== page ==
Yes, we ended the year with a deficit of over $20 million. That was expected. The Legislature has been very generous and the governor has been very generous in making sure that we succeed; they've appropriated over $200 million since 2020 to make sure that we're stabilized. In return, they've asked for a commitment to reduce our deficit, to eliminate our structural deficit of $25 million. We have started that; we reduced it. Last year, we budgeted to reduce it. This year, in our [2024] budgets that just started July 1, we have made those reductions in our budget $5 million a year until we get to the $25 million mark. I think fiscal stability is going to be important.

We're going to have an impact on the Vermont workforce. Nursing, for example, we're going to have a big expansion on nursing. Thanks to Sen.Leahy, we’re going to get a $6.3 million grant in order to expand the physical space of our nursing program. We'll be expanding that to bring in 100 nurses a year, more than what we do right now.

Our fiscal solvency is something that I'm keenly aware of. We put the budget together to take care of the $5 million that we promised the legislature we would do this year, in this fiscal year. We'll continue to do that until that structural deficit is finished. There's two other things that are very important to me as well — student success. I'm a first generation, non-traditional student. I want to make sure that we're out there meeting the needs of those students that are non-traditional and first generation. We have a high rate of graduation in this state. But 45% of our high school graduates do not go on to higher education. I want to change that because we offer an opportunity for them to find a profession that really pays well in this state.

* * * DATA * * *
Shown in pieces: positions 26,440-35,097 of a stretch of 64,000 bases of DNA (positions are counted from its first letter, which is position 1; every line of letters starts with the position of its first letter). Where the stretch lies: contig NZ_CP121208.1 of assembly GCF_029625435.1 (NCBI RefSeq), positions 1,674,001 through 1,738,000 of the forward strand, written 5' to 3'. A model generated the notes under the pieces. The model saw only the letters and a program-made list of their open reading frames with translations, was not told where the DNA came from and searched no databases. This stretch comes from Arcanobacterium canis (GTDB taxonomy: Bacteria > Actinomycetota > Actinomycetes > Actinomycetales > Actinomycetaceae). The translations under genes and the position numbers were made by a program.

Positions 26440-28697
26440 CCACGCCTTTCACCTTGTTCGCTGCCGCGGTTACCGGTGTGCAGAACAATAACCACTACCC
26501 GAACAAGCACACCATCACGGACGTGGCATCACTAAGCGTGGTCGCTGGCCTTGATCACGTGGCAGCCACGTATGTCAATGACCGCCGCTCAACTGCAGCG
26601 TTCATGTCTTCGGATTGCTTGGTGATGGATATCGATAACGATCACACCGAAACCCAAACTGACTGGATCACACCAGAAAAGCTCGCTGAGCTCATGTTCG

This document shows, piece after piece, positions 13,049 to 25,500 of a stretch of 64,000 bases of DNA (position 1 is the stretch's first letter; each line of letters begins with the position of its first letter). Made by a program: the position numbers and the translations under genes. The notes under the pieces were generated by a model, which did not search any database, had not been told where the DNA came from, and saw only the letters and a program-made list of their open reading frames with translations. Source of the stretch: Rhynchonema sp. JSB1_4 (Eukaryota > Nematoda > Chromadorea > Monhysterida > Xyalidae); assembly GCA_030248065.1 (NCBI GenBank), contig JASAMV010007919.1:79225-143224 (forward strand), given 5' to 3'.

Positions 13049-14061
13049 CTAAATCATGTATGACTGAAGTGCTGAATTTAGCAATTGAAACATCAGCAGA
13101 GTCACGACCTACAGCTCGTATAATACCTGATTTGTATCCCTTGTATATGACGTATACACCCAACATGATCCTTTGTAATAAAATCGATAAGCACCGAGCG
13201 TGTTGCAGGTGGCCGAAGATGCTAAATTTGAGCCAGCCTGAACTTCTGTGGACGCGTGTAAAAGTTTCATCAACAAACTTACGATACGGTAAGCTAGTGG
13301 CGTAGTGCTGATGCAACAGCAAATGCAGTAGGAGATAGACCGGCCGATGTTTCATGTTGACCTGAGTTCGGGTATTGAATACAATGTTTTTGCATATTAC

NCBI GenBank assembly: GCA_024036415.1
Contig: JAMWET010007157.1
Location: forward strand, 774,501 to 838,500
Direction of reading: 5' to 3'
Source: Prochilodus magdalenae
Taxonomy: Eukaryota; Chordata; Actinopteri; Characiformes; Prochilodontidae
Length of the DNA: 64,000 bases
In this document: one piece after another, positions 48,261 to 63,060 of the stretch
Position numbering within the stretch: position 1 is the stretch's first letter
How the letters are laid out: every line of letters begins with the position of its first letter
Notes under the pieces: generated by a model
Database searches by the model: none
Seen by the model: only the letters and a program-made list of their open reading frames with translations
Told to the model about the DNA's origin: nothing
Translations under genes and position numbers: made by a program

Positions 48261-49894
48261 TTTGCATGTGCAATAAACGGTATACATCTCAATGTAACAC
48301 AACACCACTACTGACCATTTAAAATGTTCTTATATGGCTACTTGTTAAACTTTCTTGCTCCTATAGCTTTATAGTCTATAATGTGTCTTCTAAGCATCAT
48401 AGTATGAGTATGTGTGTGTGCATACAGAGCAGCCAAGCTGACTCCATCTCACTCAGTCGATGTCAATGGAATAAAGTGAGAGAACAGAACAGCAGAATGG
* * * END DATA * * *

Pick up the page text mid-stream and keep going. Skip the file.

Mike, you spoke a little bit about classroom sizes. And prior to this merging of the state colleges, we were facing that uphill battle in terms of enrollment numbers. Can you give us a little more about where they are with enrollment now? And what does it look like for you to get more students in the door and to sustain that thriving campus?

Castleton University students walking.
Courtesy of Castleton University